ECG introduction Flashcards Preview

Cardio and Resp Week 3 > ECG introduction > Flashcards

Flashcards in ECG introduction Deck (29)
Loading flashcards...

Define ECG

It is the summation of all of the action potentials of the heart. 


Label the regions of the cardiac conduction pathway 


Does the SA depolarisation show up on an ECG?



What is happening in the "P" region of the ECG? 

  • Atrial Depolarisation
  • The first "deflecton" on the ECG 
  • Typically small, low amplitude


What is happening at the highlighted pont of the ECG?

Delay of signal at the AV node 

GIves times for Atria to contract, and for ventricles to fill


What is happening at "Q"?

  • conduction through the bundle branches of the ventricles 


What is happening at QRS?

Ventricular depolarisation

Should be nice and narrow 


What is represented by the box on this ecg?

Plateau phase of repolarisation - this is the ST Segment 


What is happening at this stage of the ECG?

Rapid repolarisation of ventricles 


Unipolar and bipolar leads are both used in ECG. List which leads these are, and what the difference is


  • Measuring electrical activity at a single point


  • Measuring electrical activity between two points

Unipolar leads: 

  • aVR, aVL, aVF, V1-6 

Bipolar lewads: 

  • Limbs 1, 2 and 3


What is an ECG lead?

  • Electrical vector - the angle and direction of the electrical impulse of the heart - basically an imaginary line between 2 electrodes 
  • Not the wire attached to the patient 


How many electrodes are attached to a patient for ECG? List where they are attached 


List the 12 ECG leads and what they all measure 

Chest leads

V1 – Septal view of heart

V2 – Septal view of heart

V3 – Anterior view of heart

V4 – Anterior view of heart

V5 – Lateral view of heart

V6 – Lateral view of heart


Other leads

Lead I – Lateral view (RA-LA)

Lead II – Inferior view (RA-LL)

Lead III – Inferior view (LA-LL)

aVR – Lateral view (LA+LL – RA)

aVL – Lateral view (RA+LL – LA)

aVF – Inferior view (RA+LA – LL )


Limb leads are providing the coronal view of the heart 

Chest leads are providing the transverse view of the heart 


Study electrode placement 

Note how limb electrodes can be put ALL distally or ALL proximally. Neither is better than the other 


Thinking about bipolarlimb  leads, where positions are measuring between which anatomical points? Note how the positive electrode relies on the negative electrode as a reference point 


The unipolar limb leads essentially measure an average of what the bipolar limb leads are measuring. 


Different leads are providing different views of the heart 

V1 - V4 = Anterior 

Inferior = 2,3 and VF

Lateral = 1, AVL, V5, V6


In MI, abnormality can be related to the coronary artery involved. For example, left anterior descending blockage is likely to show up as abnormality in the Anterior ECG. 


A singal moving towards a lead will give a positive signal, anyhing moving away will give negative signal. 


What is meant by the QRS? 

This is very simply a way of generalising the direction of the depolarisation of the heart. Best way is to look at QRS wave and see if there is any deviation. 


Systemic approach for an ECG

  1. Ask for clinical context of the patient 
  2. Check, data, time and Patient detaisl 
  3. Assess technical quality (paper speed - 25mm/s, gain - 10mV/mm) , are there any weird artifacts?
  4. Identify P/QRS/T wave - i.e. can you find them, are they in the right order? - use the rhythm strip which is typically the three readings at the bottom of an ECG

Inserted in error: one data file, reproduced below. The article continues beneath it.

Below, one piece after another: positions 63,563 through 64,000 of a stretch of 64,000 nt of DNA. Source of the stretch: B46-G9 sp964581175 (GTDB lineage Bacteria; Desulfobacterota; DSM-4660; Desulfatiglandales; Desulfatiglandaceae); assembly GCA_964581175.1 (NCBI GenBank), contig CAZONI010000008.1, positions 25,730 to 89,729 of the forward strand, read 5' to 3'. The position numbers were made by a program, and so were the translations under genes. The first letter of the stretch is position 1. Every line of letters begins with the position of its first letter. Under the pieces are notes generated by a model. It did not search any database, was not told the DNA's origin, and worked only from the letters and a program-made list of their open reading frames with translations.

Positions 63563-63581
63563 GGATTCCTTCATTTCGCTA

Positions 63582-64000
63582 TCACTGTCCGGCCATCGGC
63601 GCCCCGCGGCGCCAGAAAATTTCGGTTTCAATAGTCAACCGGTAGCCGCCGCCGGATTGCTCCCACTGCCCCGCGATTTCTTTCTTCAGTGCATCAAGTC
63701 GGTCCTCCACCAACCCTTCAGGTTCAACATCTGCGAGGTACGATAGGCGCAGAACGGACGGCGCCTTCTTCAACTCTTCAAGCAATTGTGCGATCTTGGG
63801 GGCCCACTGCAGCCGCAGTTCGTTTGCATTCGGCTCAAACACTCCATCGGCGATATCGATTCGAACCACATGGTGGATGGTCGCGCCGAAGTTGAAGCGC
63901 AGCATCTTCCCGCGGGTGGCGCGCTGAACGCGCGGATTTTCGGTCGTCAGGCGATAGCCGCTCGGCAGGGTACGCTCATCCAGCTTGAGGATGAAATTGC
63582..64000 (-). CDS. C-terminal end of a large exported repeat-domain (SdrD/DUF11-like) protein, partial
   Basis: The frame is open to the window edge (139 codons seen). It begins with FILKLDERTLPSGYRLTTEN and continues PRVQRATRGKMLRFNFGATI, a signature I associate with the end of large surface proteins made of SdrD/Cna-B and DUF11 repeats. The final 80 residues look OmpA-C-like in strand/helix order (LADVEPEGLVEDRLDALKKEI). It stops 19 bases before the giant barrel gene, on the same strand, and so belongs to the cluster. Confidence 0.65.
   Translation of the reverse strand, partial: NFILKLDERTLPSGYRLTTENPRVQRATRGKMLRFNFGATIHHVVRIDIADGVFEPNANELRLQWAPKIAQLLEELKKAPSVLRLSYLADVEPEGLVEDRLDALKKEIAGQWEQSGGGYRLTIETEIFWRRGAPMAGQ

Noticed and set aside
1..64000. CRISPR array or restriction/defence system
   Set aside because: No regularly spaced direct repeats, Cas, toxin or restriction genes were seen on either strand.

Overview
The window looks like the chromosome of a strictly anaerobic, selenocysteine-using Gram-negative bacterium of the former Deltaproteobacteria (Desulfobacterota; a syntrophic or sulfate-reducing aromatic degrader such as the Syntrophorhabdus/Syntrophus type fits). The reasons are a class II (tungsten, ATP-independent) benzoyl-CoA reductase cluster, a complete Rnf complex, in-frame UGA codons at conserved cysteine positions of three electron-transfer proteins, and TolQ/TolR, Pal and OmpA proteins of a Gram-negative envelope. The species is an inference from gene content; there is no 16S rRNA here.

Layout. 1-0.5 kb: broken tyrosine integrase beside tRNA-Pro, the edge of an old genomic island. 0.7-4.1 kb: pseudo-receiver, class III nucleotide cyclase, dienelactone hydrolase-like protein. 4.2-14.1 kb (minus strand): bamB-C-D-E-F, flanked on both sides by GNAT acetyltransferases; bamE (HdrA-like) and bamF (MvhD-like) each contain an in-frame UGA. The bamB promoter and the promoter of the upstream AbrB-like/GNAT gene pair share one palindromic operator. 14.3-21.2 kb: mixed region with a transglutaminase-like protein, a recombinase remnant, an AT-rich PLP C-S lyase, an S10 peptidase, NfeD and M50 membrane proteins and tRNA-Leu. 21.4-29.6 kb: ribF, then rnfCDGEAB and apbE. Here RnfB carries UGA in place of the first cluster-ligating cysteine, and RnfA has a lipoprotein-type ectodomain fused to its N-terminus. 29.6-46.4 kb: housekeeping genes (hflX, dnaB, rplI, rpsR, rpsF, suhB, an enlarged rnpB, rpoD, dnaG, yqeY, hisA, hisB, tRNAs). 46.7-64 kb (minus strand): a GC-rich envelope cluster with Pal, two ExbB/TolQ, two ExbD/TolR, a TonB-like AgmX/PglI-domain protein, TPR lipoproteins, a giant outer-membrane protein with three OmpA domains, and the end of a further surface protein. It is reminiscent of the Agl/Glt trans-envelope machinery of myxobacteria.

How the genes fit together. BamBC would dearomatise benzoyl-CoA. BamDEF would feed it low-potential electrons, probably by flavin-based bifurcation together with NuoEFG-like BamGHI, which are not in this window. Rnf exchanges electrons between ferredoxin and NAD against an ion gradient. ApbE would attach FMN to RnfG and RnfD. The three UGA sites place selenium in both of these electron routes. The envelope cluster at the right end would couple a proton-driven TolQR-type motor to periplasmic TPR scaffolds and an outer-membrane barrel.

5. Measure the heart rate, although generally measured by machine) 
  6. Check the ECG intervals (usually machine is accurate) 
  7. Determine the QRS axis by looking at the limb leads 
  8. Look at P/QRS/T morphology - basically look at the 12 leads  individualls


Do not rely on automatic interpretation

Looking at Old ECGs is very helpful 


Determining heart rate - there are two main ways. What are they? 

  • count the number of large squares between each QRS complex - divide 300 by that number 
  • Alternatively, count the number of QRS complexes across ECG and multiply by 6 


ECG intervals are an important factor when diagnosing an ECG. Give typical values in ms for PR interval, QRS and QT interval and  describe what these ECG phases are

PR interval (delay at AV node) < 1 large square, <200ms

QRS (ventricular  < 3 small squares, <120ms. Duration of QRS complex is very important, tells you whether the signal used the ventricular conduction systen. Anything higher suggests it did not. Broad QRS is really bad

QT interval (ventricular depolarisation AND repolarisation) < 11 small squares, <440ms 



mm of Big and small squares on ECG? 

Large = 200ms 

Small = 40ms 


In degrees, what is a typical QRS axis? How do we check this is OK?

-30 to + 90 degrees

  • Check limb leads 1 and 2 first - if the QRS is predominantly positive, then you're porbably fine 


Left Axis deviation in QRS - when lead one is predominantly normal, but 2 and aVF is MAINLY NEGATIVE. aVL is also completely positive. 

degrees is typically - 30 to -90 


Right axis deviation. This is when lead 1 is almost completely negative, avG is also very positive

Typically 90-180 degrees


Extreme axis deivation is when shit has hit the fan. Very broad QRS complex, negative QRS in lead 1,2 and 3. aVR has positive QRS, which is absolutely never should. 

Degrees is +180 to -90


  • Normal P wave is upright in leads looking at the heart from below - if it is negative in the inferior leads then this is bad - NOT SINUS RHYTHM 
  • ST segment should be flatish 
  • The normal T wave has the some polarity as the QRS 


Define bundle branch block. The only leads you need to look at are V1 and v6. There will be a broad QRS

Either the left or right bundle branch is not transmitting properly, meaning the ventricles contract out of SYNC. 

LV and RV will be out of SYNC.